On the issue of the signatory’s authority to sign the arbitration agreement on behalf of the defendant, the Supreme Court held that the ability of one party to ratify the agreement made by a proxy exceeding his authority did not violate the principle of equal treatment of the parties to an arbitration agreement, which had to do with the substance of the arbitration clause, for example a clause permitting one of the parties to unilaterally elect between arbitration and litigation before the courts. In any event, under the 2005 overhaul of the Polish arbitration law, in the case of businesses a proxy’s authorization to conclude a transaction includes the authority to conclude an arbitration agreement regarding that transaction. In the case of a proxy limited to acts in the ordinary course of business, this was controlling regardless of whether or not making a standalone arbitration agreement would fall within the ordinary course of business. As it was apparent that the proxy was authorized to conclude the principal agreement on sale of liquid helium, which was within the ordinary course of business and within the euro limit specified in the proxy, the proxy’s authority also covered the arbitration clause included in the agreement. The Supreme Court also held that the wording of the 2005 amendment was not intended to limit this effect to cases in which the proxy held a specific type of power of attorney, i.e. a proxy to conclude a specific transaction. The amendment intended the same effect when, as in this case, the proxy held a general power of attorney. So long as the principal transaction was within the proxy’s authority, the arbitration clause covering that transaction also fell within the proxy’s authority.
Ultimately the Supreme Court held that the court of appeal had reached the correct result in holding that the dispute was subject to arbitration, even though it reached that result partially on incorrect grounds. The Supreme Court denied the cassation appeal accordingly.
Excerpts from the text of the court’s ruling:
1. The provisions of the Civil Code may be applied to an arbitration agreement only on issues not covered by a separate procedural regulation, and taking into account the specific nature of an arbitration agreement as an institution of procedural law. In other words, reference to substantive law in the event of a gap in the procedural regulation must be preceded in each instance by a consideration of whether the provisions of substantive law are appropriate in this case, given the procedural nature of an arbitration agreement, and if so, in what shape they should be applied.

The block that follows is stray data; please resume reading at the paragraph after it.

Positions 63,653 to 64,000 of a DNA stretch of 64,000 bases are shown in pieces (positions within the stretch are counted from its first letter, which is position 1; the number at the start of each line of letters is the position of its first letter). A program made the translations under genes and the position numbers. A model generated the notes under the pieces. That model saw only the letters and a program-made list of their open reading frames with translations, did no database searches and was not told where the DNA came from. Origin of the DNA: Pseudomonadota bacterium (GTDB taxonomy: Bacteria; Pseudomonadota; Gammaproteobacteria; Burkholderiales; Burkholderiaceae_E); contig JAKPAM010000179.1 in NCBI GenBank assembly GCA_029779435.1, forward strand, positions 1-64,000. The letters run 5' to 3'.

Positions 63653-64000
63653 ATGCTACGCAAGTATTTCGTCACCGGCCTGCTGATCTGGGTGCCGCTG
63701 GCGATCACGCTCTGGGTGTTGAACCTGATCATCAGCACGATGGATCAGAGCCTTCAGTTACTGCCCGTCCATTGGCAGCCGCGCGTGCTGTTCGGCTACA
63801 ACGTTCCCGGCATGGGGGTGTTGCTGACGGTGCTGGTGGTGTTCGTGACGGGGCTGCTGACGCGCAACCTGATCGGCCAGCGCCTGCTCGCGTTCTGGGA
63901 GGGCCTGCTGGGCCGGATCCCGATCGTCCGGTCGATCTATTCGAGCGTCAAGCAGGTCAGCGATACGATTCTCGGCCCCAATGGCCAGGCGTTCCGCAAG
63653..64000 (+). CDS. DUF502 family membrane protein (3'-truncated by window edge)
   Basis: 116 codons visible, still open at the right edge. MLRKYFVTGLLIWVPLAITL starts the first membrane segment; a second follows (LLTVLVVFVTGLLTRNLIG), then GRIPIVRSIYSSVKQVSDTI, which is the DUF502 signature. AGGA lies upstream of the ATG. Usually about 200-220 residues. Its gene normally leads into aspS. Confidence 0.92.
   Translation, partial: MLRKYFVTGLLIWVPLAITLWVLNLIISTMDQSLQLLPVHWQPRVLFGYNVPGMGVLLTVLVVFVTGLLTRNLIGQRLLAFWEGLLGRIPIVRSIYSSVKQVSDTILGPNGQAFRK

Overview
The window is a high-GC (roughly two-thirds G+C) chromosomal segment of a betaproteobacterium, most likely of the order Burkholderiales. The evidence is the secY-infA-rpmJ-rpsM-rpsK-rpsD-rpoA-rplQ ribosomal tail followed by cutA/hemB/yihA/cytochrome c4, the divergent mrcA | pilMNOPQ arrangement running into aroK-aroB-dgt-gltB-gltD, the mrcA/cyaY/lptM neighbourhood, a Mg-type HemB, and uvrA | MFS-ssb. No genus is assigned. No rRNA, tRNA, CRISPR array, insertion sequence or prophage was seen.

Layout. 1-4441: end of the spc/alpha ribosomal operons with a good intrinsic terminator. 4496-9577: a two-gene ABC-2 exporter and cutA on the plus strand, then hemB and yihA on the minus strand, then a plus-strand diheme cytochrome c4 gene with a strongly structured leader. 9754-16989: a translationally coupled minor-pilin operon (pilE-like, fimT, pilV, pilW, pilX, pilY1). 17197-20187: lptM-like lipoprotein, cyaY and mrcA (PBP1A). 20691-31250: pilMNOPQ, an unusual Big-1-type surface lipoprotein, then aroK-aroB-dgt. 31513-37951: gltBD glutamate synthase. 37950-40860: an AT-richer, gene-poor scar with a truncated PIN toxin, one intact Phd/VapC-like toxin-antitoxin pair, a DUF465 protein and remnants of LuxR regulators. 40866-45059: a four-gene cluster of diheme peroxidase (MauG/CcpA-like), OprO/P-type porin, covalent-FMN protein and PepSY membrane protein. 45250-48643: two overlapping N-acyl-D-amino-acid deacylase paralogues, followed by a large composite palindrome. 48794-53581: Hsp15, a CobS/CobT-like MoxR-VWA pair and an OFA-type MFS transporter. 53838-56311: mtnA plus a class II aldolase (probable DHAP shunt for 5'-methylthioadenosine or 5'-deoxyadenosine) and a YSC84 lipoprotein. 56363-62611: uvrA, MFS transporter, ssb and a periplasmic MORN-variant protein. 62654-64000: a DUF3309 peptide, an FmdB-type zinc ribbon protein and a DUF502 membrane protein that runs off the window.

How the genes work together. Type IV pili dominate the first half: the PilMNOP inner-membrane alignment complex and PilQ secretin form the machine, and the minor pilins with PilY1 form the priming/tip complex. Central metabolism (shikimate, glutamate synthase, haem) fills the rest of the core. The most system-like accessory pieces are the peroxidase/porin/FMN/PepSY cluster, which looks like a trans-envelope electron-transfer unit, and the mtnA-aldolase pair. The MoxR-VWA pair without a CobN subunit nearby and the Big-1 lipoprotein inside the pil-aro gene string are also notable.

2. [Art. 1161 §2 of the Civil Procedure Code] excludes framing an arbitration clause so that it violates the principle of equality, in particular by entitling only one of the parties to elect between commencing a case before the state court or the arbitral tribunal. This therefore applies to the wording of the clause and does not bar a situation in which one of the parties to the arbitration agreement, as a consequence of making of the clause by a falsus procurator, obtains the power to ratify it, and in consequence to be bound by the clause. If ratification occurs, both parties will be bound by the clause, and the assessment of its content will be governed inter alia by Civil Procedure Code Art. 1161 §2. This situation does not differ from instances in which ratification under Civil Code Art. 103 would involve an agreement of substantive law.
3. Civil Procedure Code Art. 1167 establishes the rule that a power of attorney to make a legal act granted by a business, regardless of the nature of the act, also empowers the holder to enter into an arbitration agreement. The legislature thus accepted that empowerment to make a transaction also implies empowerment to select arbitration as the procedure for resolving disputes arising out of the transaction, unless otherwise provided in the power of attorney. This provision erases the distinction between authority to enter into a legal act and authority to enter into an arbitration clause with respect to disputes involving that act. The type of power of attorney necessary to make the legal act is determined by statute (Civil Code Art. 98), and if the power of attorney is effectively granted, empowerment to make an arbitration clause is a derivative of that power of attorney.
4. Civil Procedure Code Art. 1167 should be regarded as the legislature’s response to the interpretation adopted in the case law, regarded as rigorous, with respect to the requirements for empowerment to conclude an arbitration clause. Considering that the scope of application of this solution is limited to businesses, this argues for giving it broader meaning than being limited to a power of attorney of a specific nature.
5. Civil Procedure Code Art. 1167 detaches the effectiveness of authority to conclude an arbitration agreement from its autonomous classification as an act that is or is not within the ordinary course of business, making it dependent only on the existence of effective authorization to make a legal act.